In "Wittgenstein and Naturalism," Marie McGinn raises related concerns by way of a discussion of two ways of reading the bearing of Wittgenstein's later philosophy on rule following: Wright's reading, according to which our responses to rules are grounded in primitive dispositions described in the language of disenchanted nature; and McDowell's "naturalized Platonist" reading, according to which when reasons come to an end or when we act blindly we are still able to conceive ourselves as within "the space of reasons." Although McGinn comes down on the side of McDowell in this debate, she wants to press further the question of how we are to understand the relation of our natural history to our capacity to follow rules. McGinn is at pains to provide a conception of Wittgenstein's naturalism that avoids seeing him as claiming that the truth of our judgments depends on human agreements while at the same time being alive to the idea that the sense of our judgments does depend on certain general facts of nature, including certain constancies in human reactions, responses, and actions -- including, in contrast to McDowell's naturalism, those that are preconceptual and untrained. In McGinn's view, what McDowell misses in assimilating his naturalism to Wittgenstein's is the way, in Wittgenstein's hands, a naturalism that involves attending to the details of things -- that is, to the specific and variegated ways things act and work -- can be fundamental to his method of philosophizing.
The essays collected here open up the territory between, on the one hand, an exclusively scientific ontology and scientific modes of knowing and, on the other, all forms of supernaturalism (including, of course, a Platonism that treats norms as intangible objects). This is the contested terrain of what we are calling Liberal Naturalism, and it is an open question what the best way of conceiving this new form of naturalism is. Should we suppose that science, broadly conceived, settles all questions of ontology so that Liberal Naturalism simply takes the form of an epistemological commitment to nonscientific modes of knowing or understanding rationality, other minds, oneself, ethics, aesthetics, etc.? Or is there, in addition, a nonscientific, nonsupernatural ontology (of, say, actions, agents, values) that must be acknowledged if we are to make best sense of our practical and social lives? Furthermore, what kinds or categories of irreducible and categorical norms are there, and how should we go about conceiving and studying them if we are to avoid both a reductive scientism and an otherworldly Platonism? Is there a social phenomenology of normative phenomena such that the norms and values are simply those that we can mutually acknowledge as such?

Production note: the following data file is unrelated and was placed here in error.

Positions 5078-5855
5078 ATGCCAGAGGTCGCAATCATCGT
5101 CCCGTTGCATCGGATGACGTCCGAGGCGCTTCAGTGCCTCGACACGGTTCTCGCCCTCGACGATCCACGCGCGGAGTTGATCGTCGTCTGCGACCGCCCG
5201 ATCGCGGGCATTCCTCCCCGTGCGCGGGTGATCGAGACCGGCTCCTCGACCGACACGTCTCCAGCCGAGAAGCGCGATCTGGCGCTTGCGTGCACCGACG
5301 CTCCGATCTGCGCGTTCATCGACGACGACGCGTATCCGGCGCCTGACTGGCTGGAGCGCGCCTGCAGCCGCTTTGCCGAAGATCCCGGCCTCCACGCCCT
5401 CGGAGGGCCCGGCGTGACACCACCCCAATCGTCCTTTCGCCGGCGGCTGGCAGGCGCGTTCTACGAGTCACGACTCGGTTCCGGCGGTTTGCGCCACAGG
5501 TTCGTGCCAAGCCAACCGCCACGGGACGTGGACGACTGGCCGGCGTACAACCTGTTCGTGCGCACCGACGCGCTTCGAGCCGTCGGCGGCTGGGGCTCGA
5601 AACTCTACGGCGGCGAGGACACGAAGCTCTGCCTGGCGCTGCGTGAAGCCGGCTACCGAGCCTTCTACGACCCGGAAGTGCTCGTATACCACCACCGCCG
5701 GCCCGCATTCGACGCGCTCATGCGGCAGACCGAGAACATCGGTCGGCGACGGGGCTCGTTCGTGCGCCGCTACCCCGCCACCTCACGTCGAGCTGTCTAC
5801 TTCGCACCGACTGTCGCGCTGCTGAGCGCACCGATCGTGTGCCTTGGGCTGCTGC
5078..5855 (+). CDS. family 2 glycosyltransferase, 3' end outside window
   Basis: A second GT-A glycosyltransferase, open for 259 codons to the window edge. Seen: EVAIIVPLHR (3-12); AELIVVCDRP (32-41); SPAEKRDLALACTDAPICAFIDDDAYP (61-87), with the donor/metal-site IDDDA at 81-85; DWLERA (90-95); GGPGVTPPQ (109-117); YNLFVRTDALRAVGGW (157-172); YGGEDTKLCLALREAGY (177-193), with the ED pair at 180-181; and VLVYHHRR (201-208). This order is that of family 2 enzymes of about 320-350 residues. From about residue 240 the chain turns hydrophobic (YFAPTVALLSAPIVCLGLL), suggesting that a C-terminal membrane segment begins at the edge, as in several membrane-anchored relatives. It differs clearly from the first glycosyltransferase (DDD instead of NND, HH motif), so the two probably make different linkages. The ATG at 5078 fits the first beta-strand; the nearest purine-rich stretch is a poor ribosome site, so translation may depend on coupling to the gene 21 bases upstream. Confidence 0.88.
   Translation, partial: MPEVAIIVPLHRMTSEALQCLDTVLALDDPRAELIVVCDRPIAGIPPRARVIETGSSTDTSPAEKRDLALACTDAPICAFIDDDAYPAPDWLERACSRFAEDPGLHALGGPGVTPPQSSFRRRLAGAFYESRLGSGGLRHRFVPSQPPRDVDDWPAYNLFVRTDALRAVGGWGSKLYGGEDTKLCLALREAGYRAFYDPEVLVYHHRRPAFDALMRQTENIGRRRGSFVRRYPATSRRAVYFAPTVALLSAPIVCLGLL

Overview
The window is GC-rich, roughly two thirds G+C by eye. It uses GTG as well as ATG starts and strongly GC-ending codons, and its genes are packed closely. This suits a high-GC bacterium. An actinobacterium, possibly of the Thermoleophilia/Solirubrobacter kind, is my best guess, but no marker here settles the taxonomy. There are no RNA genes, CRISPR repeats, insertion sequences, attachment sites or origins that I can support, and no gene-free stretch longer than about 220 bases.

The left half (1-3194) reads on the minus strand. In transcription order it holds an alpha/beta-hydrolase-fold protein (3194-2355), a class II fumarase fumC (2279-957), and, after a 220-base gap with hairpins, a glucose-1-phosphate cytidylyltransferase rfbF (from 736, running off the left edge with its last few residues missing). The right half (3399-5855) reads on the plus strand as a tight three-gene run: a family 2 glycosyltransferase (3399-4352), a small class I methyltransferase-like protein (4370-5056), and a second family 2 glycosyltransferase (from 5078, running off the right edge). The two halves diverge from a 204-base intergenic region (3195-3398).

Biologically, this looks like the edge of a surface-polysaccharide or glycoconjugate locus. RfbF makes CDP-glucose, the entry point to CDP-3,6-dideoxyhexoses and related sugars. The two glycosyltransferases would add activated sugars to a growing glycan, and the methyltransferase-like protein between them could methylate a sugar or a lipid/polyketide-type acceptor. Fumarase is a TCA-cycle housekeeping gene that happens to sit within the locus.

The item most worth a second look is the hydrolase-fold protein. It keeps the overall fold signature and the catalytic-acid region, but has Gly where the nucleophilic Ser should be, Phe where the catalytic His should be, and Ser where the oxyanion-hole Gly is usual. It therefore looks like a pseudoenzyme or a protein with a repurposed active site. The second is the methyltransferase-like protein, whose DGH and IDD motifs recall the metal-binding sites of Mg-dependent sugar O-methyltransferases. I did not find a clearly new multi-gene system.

Another important matter is the relation between what McDowell calls first and second nature, the puzzling relationship between the normatively structured "space of reasons," on the one hand -- or perhaps we should say "spaces of reasons" if we suppose that reasons come in importantly different kinds -- and the domain of naturalistic lawlike or causal explanations characteristic of modern science, on the other. The hope is that a Liberal Naturalism could bring the relations between these two senses of nature into better focus, thereby either endorsing McDowell's thesis of the autonomy of the space of reasons and the manifest image or revising it on the basis of more nuanced conceptions of the scientific image and the manifest image thus of the relation between the two images.
COPYRIGHT NOTICE: Copyright © 2010 Columbia University Press. All rights reserved. No part of this book may be reproduced in any form by any electronic or mechanical means (including photocopying, recording, or information storage and retrieval) without permission in writing from the publisher, except for reading and browsing via the World Wide Web. Users are not permitted to mount this file on any network servers. For more information, please e-mail us or visit the permissions page on our Web site.